Word is beginning to filter through my university that, due to an enormous expected state budgetary shortfall, brought about by a combination of cheap oil and mindless tax-cutting, my institution is likely to face a budgetary crisis, one of the results of which might be the cancelation of nearly every faculty search that we are currently undertaking. More grim news in an already grim picture for tenure-track academic jobs.
Sometime during the last quarter century, the bad – and almost always worsening — job market in history began to feel like a permanent fact of life. Those of us who were in graduate school during the late 1980s and early 1990s are perhaps the only cohorts of doctoral students in the last forty years to have studied in a period of relative optimism about our professional futures and about the near future of the academic job market. I know that optimism shaped my experience in graduate school. I imagine it has an impact on my experience of the very different job market that we actually found – and find – ourselves in.
I entered graduate school at Princeton in the fall of 1988. The following year, William Bowen, then President of the Andrew W. Mellon Foundation, and Julie Ann Sosa published Prospects for Faculty in the Arts and Sciences: A Study of Factors Affecting Demand and Supply 1987-2012. The book – which soon became known as the “Bowen Report” — created a minor sensation. Its argument even landed on the front page of the New York Times. “Shortages Predicted for 90’s In Professors of Humanities,” read the headline. The article could not have been more emphatic:
Unless preventive steps are taken soon, American colleges and universities face a major shortage of faculty members starting in the next several years, according to the most comprehensive study ever conducted of the academic job market.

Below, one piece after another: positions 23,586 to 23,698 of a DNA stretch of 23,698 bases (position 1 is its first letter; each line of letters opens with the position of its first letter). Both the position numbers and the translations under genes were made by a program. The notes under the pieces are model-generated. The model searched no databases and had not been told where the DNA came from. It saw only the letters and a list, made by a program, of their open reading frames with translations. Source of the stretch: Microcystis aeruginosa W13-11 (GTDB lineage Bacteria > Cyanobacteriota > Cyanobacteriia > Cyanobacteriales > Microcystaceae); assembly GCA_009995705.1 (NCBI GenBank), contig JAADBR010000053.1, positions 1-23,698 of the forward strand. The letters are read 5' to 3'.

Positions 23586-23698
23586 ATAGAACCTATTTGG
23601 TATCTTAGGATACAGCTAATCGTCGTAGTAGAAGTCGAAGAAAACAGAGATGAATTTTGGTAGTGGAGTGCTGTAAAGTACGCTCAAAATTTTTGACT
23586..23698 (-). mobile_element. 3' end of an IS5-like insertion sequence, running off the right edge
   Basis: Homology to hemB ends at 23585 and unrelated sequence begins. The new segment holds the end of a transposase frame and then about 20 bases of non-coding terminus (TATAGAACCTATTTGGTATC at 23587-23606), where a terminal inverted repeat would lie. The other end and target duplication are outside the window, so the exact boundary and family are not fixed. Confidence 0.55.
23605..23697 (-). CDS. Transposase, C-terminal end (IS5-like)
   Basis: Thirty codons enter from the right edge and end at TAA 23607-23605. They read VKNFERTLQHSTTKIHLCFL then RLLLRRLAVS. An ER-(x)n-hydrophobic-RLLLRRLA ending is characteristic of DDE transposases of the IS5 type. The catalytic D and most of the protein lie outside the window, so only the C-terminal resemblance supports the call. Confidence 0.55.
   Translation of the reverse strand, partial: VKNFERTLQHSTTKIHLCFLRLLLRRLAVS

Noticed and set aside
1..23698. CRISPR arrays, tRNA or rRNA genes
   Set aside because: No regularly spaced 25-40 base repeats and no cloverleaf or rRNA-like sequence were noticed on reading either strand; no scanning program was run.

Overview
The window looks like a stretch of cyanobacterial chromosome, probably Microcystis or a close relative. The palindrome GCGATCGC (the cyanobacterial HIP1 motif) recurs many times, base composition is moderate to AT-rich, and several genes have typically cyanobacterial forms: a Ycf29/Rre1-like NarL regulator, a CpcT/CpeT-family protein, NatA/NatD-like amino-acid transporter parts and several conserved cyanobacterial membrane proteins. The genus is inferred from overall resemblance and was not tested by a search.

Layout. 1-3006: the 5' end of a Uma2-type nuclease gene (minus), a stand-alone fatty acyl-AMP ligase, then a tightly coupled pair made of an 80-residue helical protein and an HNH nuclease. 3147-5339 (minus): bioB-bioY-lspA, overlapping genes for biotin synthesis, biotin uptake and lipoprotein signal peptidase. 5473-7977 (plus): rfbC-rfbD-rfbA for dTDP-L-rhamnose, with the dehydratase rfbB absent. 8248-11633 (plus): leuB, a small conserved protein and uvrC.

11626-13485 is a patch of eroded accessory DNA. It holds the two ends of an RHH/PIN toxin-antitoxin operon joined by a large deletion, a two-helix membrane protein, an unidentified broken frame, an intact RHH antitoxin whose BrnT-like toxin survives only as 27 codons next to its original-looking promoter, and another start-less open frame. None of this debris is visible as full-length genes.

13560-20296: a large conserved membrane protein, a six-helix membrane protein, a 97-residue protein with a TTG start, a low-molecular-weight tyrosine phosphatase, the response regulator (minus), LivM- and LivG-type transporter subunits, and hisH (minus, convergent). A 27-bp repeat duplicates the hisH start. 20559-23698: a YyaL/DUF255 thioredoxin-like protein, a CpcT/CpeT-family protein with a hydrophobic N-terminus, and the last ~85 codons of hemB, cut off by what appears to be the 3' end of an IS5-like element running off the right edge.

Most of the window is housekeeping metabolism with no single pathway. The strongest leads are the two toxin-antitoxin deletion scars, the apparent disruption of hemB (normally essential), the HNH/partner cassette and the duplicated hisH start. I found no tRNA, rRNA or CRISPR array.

Contrary to the common wisdom, the study, released yesterday, found that the biggest shortfalls will occur not in the sciences but in the humanities and social sciences, and that the shortage will be caused mainly by growth in student enrollments and not by large-scale retirements of professors.
”We need to increase overall production of new Ph.D.’s by two-thirds,” said William G. Bowen, co-author of the report. ”In the humanities and social sciences, we need to double the current numbers.”
Needless to say, this was incredibly positive news for those of us working on PhDs at the time. Jim McPherson, who was then our Director of Graduate Studies, told the entering class of graduate students in 1989 that they were the first group of students whom he could honestly tell they would all get tenure-track jobs. I’m sure the effect of the Bowen Report was felt most intensely at Princeton, where Bowen had been President from 1972 to 1988, and whose university press published Prospects for Faculty in the Arts and Sciences. Bowen’s co-author, Julia Ann Sosa, was also a Princeton graduate. But the book’s surprising conclusions were widely embraced. Prospects for Faculty in the Arts and Sciences was positively reviewed by a wide variety of academic journals.